President Alberto Fujimori is almost sure to win his third term in Peru's April presidential elections. But, unlike his two earlier victories, these elections aren't even close to being free or fair. His decision to run violates the country's constitution - or, at least, it appears that way to everyone but the president's political allies and the handpicked judges who permitted his candidacy for a third five-year term.
There is no question that Mr. Fujimori has been an extraordinarily successful leader. Indeed, if he'd chosen to govern democratically and respect the rule of law, he'd now be leaving office as a distinguished statesman - one of Peru's and Latin America's greatest presidents ever.
One notable triumph of his administration was to restore personal security to Peru's ordinary citizens by defeating two virulent guerrilla movements, which were terrorizing the country and threatening its integrity.
Another was the conquering of hyperinflation, which had left the country bankrupt and most of its people in desperate poverty. Since Fujimori's first election in 1990, Peru's economy has grown by an average of 5 percent a year, a record exceeded in Latin America only by Chile and Argentina.
Fujimori also deserves much credit for resolving Peru's bitter, long-standing border dispute with Ecuador, which had recently broken into armed conflict. The production of illegal narcotics has also been sharply reduced during his presidency.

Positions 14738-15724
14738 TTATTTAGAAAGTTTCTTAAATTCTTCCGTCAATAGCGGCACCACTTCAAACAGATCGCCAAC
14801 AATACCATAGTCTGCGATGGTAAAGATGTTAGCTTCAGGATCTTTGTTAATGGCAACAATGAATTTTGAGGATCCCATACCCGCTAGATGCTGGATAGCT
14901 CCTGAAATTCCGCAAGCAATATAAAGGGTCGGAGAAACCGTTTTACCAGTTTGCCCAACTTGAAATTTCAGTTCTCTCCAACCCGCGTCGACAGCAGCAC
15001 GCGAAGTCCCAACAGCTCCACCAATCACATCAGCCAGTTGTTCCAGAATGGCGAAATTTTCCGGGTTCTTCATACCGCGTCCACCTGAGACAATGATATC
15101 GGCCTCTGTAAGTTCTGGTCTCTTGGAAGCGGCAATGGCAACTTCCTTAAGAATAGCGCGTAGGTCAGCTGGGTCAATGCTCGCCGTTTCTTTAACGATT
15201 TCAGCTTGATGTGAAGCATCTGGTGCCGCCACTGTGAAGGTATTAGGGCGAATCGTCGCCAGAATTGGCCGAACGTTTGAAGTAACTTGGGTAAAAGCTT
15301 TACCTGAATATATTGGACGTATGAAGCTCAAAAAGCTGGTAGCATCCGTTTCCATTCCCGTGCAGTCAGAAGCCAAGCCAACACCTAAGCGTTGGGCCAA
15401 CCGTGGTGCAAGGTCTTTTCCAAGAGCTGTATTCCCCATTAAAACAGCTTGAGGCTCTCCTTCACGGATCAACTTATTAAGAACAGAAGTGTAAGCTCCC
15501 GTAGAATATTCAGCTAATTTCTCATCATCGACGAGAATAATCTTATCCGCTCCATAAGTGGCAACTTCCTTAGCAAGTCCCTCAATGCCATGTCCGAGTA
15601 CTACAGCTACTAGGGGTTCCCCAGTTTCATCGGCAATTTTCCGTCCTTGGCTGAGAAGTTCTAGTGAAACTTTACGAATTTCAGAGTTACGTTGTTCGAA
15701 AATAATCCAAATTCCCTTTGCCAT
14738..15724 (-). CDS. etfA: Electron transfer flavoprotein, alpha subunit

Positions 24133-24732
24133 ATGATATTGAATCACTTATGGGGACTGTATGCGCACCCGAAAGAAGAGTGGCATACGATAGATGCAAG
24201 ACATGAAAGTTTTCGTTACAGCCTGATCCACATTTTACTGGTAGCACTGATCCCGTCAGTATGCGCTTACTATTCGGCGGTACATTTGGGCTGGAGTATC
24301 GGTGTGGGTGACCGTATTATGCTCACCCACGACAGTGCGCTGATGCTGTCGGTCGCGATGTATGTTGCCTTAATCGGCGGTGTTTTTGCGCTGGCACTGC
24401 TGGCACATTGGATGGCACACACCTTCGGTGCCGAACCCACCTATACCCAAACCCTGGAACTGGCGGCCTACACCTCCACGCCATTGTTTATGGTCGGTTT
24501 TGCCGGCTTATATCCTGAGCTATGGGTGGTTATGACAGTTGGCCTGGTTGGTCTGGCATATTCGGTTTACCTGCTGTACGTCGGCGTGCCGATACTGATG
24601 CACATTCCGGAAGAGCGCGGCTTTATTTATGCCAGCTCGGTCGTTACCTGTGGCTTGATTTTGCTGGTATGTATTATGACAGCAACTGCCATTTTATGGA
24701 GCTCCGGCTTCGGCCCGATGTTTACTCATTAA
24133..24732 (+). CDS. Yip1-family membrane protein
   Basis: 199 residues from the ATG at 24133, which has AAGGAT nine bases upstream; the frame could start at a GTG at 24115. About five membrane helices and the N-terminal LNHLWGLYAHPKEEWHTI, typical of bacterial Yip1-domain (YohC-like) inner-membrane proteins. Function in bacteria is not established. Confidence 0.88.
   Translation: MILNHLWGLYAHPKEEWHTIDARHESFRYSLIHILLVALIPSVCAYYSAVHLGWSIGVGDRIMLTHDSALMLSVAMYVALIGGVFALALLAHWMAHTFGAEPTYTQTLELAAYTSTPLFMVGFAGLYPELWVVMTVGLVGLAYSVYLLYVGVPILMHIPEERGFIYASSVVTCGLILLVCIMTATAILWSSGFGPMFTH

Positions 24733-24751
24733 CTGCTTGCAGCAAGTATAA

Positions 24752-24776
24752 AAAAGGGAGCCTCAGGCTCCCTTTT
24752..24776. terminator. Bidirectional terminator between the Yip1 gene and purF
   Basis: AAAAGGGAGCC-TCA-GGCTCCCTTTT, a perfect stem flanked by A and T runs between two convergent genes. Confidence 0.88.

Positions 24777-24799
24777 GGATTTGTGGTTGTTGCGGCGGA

But Fujimori will not be celebrated as a great president because he has not been a democrat. He closed down Congress and the courts in 1992 - less than two years after he took power. Although they were reopened a short time later, those institutions have largely done the president's bidding ever since. The press has been muffled, and political opponents are routinely harassed and sometimes jailed. The Army and security services wield considerable power.
This isn't to say Peru has been transformed into an oppressive police state - on the order, for example, of Pinochet's Chile, Somoza's Nicaragua, or Castro's Cuba. The country retains important democratic elements. Opposition activity is permitted. Political institutions, including the congress, judiciary, political parties, and labor unions, retain some measure of independence. Harsh repression isn't used as an instrument of political or social control, and human rights violations have declined sharply since the defeat of the guerrilla insurgencies.